By Bob Trebilcock ·
September 14, 2020
NorthShore’s unique order and product profiles required an equally unique solution. In this case, autonomous mobile robots (AMRs) transport carts large enough to handle full carton picks.
About half of incoming product is received on pallets (1) from U.S. manufacturers. The other half is floor loaded in containers (2) shipped from Europe and Asia. At receiving, palletized product is unloaded by lift trucks. Cartons are manually unloaded onto telescoping conveyor and palletized in the receiving area. In both instances, the warehouse management system (WMS) generates license plate bar code labels for directed putaway.
Most newly received product will be stored in double deep pallet rack in the reserve storage area (3). Lift truck operators on standup reach trucks are system directed to a storage location. The pallet location and pallet are scanned to confirm putaway.
NorthShore Care Supply’s pick module features floor-mounted pallet flow rack (4), especially for fast-moving A and B items (5), as well as some shelving and case flow rack in the sample storage area (6). As order selectors fulfill orders they also create a list of items that need to be replenished. When an associate notifies the warehouse management system (WMS) that they are available for a replenishment task, the system directs them to a retrieval location and then to a putaway location.
Orders are dropped from the warehouse management system to the warehouse control system, which creates tasks for the autonomous mobile robots. The WCS groups orders by travel time and pick density and dispatches the robots. An available robot picks up a cart and travels toward its first pick location; at the same time, the voice system directs the nearest available order selector to the pick location. The order selector picks a carton to one of the pick locations and validates the pick with a ring scanner. Once all of the picks in an area are complete, the robot indexes to the next location. On light days, the order selector may walk with the robot. On busy days, order selectors will remain in their area.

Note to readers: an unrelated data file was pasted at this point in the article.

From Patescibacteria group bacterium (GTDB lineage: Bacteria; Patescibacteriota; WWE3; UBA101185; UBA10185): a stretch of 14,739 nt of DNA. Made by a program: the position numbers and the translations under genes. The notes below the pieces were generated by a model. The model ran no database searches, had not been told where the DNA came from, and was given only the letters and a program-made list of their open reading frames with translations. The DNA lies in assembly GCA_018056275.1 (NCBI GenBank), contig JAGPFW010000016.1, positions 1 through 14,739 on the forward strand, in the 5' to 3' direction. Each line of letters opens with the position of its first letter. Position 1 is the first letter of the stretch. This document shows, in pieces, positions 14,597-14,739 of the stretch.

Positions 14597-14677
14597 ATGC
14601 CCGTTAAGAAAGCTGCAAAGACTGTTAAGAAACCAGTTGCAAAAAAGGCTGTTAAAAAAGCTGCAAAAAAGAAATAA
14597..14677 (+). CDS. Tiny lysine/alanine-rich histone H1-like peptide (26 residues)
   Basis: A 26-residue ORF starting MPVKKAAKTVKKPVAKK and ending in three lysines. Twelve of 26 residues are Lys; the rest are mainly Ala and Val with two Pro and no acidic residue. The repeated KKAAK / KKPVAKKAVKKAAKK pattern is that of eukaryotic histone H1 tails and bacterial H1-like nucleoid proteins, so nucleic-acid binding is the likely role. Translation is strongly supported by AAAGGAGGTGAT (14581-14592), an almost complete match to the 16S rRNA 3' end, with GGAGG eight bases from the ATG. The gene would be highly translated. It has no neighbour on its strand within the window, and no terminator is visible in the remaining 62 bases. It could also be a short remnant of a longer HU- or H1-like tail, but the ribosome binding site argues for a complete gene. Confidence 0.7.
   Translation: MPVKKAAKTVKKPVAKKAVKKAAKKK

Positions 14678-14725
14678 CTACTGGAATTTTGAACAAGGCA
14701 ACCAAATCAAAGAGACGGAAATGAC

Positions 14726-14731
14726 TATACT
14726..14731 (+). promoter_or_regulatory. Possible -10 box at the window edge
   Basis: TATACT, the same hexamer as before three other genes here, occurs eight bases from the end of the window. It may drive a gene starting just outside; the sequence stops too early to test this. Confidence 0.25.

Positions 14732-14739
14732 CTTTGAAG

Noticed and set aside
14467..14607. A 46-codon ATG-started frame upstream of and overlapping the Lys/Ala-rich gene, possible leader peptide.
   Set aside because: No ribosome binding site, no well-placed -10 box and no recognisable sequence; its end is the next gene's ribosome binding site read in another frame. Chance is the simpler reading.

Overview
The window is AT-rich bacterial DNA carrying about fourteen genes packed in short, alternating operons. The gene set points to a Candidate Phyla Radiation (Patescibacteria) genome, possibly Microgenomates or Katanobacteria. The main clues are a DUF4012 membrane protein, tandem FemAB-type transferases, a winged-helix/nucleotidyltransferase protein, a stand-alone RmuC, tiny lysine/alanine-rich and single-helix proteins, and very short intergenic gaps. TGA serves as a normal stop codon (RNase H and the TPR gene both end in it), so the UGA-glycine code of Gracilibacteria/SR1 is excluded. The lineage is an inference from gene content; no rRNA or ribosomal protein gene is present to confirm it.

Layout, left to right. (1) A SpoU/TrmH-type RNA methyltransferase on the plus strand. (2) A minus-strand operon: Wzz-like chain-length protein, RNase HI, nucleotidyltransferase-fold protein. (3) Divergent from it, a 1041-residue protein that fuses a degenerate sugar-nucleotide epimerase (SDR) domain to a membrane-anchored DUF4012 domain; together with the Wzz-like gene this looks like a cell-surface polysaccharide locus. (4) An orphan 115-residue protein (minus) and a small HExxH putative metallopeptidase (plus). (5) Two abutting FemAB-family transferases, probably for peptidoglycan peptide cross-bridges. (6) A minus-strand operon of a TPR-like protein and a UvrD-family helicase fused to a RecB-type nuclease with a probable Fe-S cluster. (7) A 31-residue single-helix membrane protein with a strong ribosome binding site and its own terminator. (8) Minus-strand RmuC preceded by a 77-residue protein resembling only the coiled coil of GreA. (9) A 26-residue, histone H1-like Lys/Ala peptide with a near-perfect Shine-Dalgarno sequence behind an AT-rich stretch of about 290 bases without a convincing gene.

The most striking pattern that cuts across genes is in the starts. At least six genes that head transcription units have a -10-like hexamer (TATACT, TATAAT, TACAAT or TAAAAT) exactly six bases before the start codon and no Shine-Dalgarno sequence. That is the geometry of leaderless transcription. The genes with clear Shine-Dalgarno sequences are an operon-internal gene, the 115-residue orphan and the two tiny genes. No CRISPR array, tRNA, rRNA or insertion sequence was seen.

Free samples are central to NorthShore Care Supply’s marketing program. Once the picks from the pick modules are complete, the robot travels to an area where sample products are stored to complete the orders on the cart.
Pack and ship
The packing area (7) is located near the shipping dock (8), which is serviced by motor-driven roller conveyor and extendable conveyor, which reaches into outbound parcel trailers. The area also features an overhead trash conveyor. Once all of the picks for a group of orders is complete, the WCS looks at which pack stations only have one cart and directs the robot to that location. The idea is to balance the workload at the pack stations. The WMS uses cartonization to execute the packing process. Labels are printed and applied to the cartons, which are then pushed onto the takeaway conveyor (9). The cartons pass through a scan and weigh station. Cartons that are out of tolerance are diverted to an inspection station and then to an automatic print-and-apply station. Cartons that pass the weight and scan audit are conveyed to shipping and diverted to the right dock door based on the parcel carrier.
September 14, 2020
About the Author
Bob Trebilcock, editorial director, has covered materials handling, technology, logistics and supply chain topics for nearly 30 years. In addition to Supply Chain Management Review, he is also Executive Editor of Modern Materials Handling. A graduate of Bowling Green State University, Trebilcock lives in Keene, NH. He can be reached at 603-357-0484.
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